A confidential government document obtained by Public Eye states BC Housing will use "Extreme Weather response protocols" to deal with the "higher number of homeless persons requiring assistance" during Vancouver's 2010 Winter Olympic Games.
But they will also allow police to use a soon-to-be granted power that will let them forcibly take homeless people to a shelter.
In an interview with Public Eye, Pivot Legal Society lawyer Laura Track said, "If the plan is to use the extreme weather protocol to open up more beds during the Olympics, the corollary is that during the Olympics the police will have the ability to use force to take people off the streets."
But Housing and Social Development Minister Rich Coleman said the government won't be abusing those protocols, stressing they'll only be used if the conditions triggering them actually exist.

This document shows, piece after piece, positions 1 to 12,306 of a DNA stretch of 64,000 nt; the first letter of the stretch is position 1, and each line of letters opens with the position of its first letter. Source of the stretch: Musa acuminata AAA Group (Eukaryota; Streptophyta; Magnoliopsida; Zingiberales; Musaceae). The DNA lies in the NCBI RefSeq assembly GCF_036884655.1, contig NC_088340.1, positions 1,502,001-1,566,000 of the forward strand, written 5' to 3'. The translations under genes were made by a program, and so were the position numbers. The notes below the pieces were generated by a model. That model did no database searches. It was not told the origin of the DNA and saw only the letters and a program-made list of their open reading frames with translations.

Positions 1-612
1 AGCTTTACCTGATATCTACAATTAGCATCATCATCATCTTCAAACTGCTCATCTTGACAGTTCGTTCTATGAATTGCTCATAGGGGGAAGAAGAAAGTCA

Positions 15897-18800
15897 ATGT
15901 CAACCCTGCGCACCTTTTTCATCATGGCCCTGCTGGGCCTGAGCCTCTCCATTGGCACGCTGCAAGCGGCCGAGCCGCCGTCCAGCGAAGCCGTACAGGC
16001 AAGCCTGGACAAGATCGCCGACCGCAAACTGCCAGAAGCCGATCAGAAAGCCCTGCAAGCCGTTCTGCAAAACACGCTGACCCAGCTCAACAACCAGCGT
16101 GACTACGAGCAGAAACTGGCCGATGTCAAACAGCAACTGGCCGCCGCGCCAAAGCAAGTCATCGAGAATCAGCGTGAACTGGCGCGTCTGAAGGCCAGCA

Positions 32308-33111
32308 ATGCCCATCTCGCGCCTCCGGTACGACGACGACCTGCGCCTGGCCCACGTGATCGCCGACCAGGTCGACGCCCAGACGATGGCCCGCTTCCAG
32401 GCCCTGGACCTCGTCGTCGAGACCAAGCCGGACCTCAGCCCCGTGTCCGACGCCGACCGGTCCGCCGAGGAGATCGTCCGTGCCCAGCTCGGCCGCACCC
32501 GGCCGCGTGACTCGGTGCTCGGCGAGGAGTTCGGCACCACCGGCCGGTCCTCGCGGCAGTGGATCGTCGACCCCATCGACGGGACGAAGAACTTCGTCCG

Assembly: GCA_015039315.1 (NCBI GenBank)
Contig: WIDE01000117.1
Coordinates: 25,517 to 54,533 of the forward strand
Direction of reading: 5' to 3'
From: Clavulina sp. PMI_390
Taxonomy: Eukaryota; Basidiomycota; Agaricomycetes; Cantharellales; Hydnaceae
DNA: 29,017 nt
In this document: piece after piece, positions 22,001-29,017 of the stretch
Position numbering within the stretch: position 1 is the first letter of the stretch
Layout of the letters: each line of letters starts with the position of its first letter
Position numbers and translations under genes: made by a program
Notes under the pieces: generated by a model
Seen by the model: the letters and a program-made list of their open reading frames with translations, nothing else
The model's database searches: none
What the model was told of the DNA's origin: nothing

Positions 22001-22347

"If there's no extreme weather during the Olympics, no protocol gets activated," he promised.
The BC Housing document explains there could be a higher number of homeless people because of an "influx of persons to the lower mainland."
A ministry spokesperson stated the reason "Extreme Weather response protocols" was listed as the sole solution to the problem was because it was the "only existing option currently available to BC Housing to create additional shelter spaces."
But Minister Coleman explained Vancouver's Olympic organizing committee will be setting up temporary hostels so Winter Games visitors won't use the city's emergency shelter beds.
The committee is spending $250,000 on an East Vancouver-based hostel, which should be ready by early December and capable of housing 400 people during the Games.